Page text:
HOUSTON -- Hitting coach Sean Berry is back with the Astros as they return to Houston for a 10-game homestand.

After undergoing surgery to remove a cancerous kidney on May 8, the 43-year-old will ease back into his role as hitting coach, but overall he says he feels great and is excited to get back working with the team.

"I'm tired of trying to jump into the television screens," Berry said. "It's tough going through what I went through but even tougher being away from this group of guys and leaving them hanging for three weeks."

Berry, who seemed to be in high spirits in interviews with the media prior to Monday night's game against the Rockies, first began experiencing discomfort in his kidney area earlier this month while the Astros were in Atlanta. He was diagnosed with a tumor on May 6 after experiencing severe pain. He originally thought it resulted from kidney stones, but after discovering blood in his urine, he scheduled an appointment with Dr. Richard Goldfarb upon the team's return to Houston.

Dr. Goldfarb performed the surgery at The Methodist Hospital, taking out the cancerous right kidney just a few days after the diagnosis. The surgery left Berry with a 2-3 inch scar.

"Somebody was looking out after me," Berry said. "A lot of times when they find it, it's a little too late and the tumor has gotten into some of the blood supply and spreads everywhere.

"I feel pretty fortunate and pretty lucky. I got great support from everyone. It's been not so much eye opening but just a little speed bump, and I'm ready to get back to helping out and winning some ball games."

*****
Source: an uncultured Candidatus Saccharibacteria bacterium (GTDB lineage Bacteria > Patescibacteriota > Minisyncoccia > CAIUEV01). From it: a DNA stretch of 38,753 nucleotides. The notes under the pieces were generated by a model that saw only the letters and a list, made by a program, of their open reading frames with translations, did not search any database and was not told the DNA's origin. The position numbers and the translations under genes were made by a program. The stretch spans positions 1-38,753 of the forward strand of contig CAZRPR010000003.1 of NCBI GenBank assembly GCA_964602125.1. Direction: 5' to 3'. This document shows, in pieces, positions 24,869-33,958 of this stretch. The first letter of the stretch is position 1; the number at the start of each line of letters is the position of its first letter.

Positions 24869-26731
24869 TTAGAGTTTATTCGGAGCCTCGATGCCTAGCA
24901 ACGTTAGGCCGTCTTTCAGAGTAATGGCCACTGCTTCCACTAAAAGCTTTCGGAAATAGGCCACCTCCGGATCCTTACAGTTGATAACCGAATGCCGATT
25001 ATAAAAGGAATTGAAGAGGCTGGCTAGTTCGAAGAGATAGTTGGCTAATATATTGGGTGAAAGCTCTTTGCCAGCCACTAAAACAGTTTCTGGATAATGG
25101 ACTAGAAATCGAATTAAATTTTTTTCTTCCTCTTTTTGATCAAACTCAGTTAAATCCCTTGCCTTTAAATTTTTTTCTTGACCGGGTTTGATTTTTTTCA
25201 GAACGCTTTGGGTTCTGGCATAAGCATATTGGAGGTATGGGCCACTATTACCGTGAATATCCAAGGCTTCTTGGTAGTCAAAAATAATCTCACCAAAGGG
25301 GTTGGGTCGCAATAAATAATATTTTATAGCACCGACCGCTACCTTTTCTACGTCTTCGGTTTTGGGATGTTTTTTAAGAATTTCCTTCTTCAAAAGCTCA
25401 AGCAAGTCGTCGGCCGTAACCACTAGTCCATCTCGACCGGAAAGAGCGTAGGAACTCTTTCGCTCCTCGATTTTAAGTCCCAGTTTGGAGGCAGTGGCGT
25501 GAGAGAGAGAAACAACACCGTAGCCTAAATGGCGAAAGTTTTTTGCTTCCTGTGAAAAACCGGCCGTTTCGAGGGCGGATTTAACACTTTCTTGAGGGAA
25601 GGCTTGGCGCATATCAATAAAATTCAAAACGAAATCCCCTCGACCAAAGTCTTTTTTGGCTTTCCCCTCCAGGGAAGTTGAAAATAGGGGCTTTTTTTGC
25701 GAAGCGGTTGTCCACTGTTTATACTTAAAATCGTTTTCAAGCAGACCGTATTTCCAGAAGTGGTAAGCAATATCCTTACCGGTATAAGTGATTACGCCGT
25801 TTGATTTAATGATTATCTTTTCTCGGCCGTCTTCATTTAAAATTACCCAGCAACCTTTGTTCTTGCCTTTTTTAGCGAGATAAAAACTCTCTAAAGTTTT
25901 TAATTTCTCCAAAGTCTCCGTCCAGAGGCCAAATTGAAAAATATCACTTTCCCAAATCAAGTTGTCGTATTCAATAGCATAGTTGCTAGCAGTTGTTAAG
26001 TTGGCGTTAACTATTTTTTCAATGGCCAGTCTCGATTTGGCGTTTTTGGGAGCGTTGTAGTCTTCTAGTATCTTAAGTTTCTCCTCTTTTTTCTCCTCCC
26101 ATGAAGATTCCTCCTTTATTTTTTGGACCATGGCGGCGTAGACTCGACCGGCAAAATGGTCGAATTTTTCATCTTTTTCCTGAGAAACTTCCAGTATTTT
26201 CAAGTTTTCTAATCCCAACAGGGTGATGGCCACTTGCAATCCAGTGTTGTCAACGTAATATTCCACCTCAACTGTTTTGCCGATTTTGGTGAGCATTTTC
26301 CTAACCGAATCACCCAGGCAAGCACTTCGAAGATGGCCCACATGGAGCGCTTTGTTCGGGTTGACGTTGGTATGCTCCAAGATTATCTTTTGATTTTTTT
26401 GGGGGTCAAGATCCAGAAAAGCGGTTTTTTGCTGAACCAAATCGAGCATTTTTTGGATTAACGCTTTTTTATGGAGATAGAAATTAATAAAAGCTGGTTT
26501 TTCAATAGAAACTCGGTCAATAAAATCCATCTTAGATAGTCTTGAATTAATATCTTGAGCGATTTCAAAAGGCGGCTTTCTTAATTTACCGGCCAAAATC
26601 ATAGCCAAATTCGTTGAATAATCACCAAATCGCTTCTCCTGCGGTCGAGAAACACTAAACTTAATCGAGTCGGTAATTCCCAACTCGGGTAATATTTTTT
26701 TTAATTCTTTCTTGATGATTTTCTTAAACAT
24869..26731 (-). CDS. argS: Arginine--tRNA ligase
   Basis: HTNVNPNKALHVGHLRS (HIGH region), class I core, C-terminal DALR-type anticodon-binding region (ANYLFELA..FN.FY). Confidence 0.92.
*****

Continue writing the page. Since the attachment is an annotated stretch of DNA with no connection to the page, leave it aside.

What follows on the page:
Berry has spent 11 seasons in the Major Leagues and is in his fourth year as Houston's hitting coach.

In his absence, third-base coach Dave Clark pulled double duty and took over as hitting coach. Clark was the Pirates' hitting coach in 2001-02.

"Dave Clark did an excellent job," Astros manager Cecil Cooper said. "But it's terrific and great to have Sean back. The doctors just told him don't go all day every day. He's going to have to really monitor himself."

Taking it easy won't be easy for Berry, who is accustomed to being a part of batting practice, but he says he'll do his best to change the little things in his lifestyle.

"If there are times where I feel a little out of it, I'll just have to take some time out and go sit down for an inning or two. I can't throw any batting practice and no more 12-hour days," Berry said. "There are just few things I have to change. I have to watch my red-meat intake and no more popping Advil like candy."